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George Tyndale: BLUNKETT HAS LOST HIS BOTTLE.

Byline: George Tyndale

BRITAIN has a massive drink problem. Coping with the damage it causes costs the NHS pounds 1.7 billion a year because one in every 26 hospital beds is occupied by someone with a drink-related illness.

Drink is linked to over a million cases of violent crime every year (that's half the total), fuels 360,000 incidents of domestic violence and runs up a bill of over pounds 7 billion in police and court costs.

Then there's the cost of policing streets filled with drunks and the bill that industry picks up for the 17 million days lost to hangovers.

Understandably Home Sec-retary David Blunkett has decided it's time to act. But what has he come up with?

An advertising campaign telling the young it's not 'cool' to drink and messages on bottles. This is likely to have the same impact as walking into a crowded winebar on a Friday night and trying to order a cup of tea. It's ridiculously inappropriate and only a simple-minded person would think of doing it. This country has fostered schemes costing billions of pounds to transform city centres into ever more attractive bingeing haunts. Within 12 months it will be introducing 24-hour opening hours.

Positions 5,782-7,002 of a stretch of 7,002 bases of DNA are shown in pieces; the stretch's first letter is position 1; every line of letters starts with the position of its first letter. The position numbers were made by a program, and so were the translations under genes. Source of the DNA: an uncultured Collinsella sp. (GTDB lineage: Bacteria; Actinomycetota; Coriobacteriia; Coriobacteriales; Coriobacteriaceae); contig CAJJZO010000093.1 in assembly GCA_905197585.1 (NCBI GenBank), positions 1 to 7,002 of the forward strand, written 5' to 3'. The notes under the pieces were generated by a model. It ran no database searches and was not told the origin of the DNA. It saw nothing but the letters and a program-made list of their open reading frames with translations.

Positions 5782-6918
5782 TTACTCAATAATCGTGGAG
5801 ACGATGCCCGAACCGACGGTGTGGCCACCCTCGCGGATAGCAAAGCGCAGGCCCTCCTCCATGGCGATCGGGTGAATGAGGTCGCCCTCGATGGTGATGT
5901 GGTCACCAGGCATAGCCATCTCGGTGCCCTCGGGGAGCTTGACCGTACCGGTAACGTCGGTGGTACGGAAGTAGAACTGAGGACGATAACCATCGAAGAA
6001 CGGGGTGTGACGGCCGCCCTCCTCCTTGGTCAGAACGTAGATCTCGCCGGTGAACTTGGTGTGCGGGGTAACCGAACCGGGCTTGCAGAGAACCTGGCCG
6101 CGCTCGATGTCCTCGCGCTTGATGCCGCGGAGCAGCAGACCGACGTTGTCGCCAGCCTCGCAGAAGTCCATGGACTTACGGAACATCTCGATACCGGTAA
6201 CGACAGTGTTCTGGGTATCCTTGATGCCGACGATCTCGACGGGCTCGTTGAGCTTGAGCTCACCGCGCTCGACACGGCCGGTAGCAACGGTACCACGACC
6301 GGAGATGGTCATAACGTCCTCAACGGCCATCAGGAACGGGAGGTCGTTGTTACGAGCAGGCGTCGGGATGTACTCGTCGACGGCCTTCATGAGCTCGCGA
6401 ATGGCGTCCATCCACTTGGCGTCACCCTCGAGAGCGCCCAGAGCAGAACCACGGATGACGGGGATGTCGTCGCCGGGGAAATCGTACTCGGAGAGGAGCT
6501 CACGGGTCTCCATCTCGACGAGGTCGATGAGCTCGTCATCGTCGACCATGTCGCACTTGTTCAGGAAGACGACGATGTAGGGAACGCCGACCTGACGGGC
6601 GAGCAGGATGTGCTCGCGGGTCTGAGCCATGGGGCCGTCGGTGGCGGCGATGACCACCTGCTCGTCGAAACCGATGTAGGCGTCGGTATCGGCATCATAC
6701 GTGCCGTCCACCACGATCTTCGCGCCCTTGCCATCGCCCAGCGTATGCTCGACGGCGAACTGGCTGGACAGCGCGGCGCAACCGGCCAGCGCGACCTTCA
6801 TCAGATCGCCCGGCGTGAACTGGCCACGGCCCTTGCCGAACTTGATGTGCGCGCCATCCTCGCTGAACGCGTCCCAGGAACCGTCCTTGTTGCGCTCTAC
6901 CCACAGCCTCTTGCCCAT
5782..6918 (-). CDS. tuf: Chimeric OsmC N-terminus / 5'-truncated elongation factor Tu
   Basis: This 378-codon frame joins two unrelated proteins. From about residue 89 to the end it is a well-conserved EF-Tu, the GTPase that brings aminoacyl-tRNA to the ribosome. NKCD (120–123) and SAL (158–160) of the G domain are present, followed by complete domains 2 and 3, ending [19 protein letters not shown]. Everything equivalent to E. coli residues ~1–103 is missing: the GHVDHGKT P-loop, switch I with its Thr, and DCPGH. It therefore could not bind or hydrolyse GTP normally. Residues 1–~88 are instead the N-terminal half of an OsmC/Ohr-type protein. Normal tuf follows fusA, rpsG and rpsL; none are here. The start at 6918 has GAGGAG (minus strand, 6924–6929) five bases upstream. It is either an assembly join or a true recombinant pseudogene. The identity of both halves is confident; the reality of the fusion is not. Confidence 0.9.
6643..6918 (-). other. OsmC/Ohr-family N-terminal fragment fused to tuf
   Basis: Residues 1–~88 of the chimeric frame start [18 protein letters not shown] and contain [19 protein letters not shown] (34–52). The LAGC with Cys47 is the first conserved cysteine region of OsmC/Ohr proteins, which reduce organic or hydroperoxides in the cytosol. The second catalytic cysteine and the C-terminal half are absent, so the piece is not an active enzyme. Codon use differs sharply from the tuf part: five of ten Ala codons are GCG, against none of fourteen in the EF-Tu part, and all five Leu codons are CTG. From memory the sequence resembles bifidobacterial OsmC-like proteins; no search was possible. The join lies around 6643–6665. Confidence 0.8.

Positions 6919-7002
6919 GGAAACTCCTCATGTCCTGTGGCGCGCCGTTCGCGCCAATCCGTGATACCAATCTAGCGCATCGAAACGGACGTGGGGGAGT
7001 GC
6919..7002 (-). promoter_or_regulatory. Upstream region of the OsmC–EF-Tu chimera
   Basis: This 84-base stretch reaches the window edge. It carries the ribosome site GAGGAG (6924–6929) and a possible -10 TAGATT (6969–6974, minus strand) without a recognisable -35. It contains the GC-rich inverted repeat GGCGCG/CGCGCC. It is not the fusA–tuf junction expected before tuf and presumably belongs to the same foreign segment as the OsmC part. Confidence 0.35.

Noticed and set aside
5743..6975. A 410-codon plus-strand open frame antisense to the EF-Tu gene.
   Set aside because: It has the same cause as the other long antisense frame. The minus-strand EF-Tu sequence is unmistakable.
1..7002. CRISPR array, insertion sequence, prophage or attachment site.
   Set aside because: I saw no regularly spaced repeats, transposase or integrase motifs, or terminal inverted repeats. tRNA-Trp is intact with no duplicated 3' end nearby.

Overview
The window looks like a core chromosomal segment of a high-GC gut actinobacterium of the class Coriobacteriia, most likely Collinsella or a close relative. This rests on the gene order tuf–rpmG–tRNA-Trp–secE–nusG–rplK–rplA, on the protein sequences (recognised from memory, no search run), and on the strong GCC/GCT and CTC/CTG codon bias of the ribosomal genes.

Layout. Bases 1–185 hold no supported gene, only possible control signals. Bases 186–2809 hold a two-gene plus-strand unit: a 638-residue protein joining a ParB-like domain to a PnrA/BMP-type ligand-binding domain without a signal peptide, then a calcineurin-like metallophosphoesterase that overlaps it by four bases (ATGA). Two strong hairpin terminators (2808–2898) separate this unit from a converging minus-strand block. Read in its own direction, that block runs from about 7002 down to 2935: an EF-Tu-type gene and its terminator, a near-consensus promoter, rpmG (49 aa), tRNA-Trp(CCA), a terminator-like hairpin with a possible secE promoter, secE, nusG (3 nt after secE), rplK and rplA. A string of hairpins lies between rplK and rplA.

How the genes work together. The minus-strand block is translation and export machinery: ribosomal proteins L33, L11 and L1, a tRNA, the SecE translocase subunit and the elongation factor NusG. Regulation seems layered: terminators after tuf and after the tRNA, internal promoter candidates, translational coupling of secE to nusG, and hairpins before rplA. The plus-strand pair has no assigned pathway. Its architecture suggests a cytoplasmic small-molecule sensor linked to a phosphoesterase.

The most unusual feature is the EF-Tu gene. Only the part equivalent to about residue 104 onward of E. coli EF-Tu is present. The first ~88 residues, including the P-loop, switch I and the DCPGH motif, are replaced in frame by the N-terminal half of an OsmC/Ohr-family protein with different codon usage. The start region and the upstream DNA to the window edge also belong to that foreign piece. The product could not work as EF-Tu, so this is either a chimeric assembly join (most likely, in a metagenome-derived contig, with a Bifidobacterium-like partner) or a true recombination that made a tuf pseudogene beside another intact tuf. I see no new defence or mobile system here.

Every TV soap shows life centred on pubs and booze; every newspaper and magazine celebrates the boozy antics of celebrities; boozers are heroes.

How can Mr Blunkett believe that putting a guidance limit on a bottle will achieve anything against this monstrous industrial and social tidalwave except to set targets that all self-respecting young bingers will have to surpass?

If he really wanted to put the stopper back into the bottle of drunkenness, he would have ensured that Gordon Brown put massive increases on booze duty in the Budget, instead of 1p on a pint, 4p on a bottle of wine and nothing at all on spirits.

He would be introducing legislation to turn back the tide of pub and bar openings across the nation. And those found face down in the street would not be facing on-the-spot fines -they'd be locked up for a month.
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Publication:Sunday Mercury (Birmingham, England)
Date:Mar 21, 2004
Words:350
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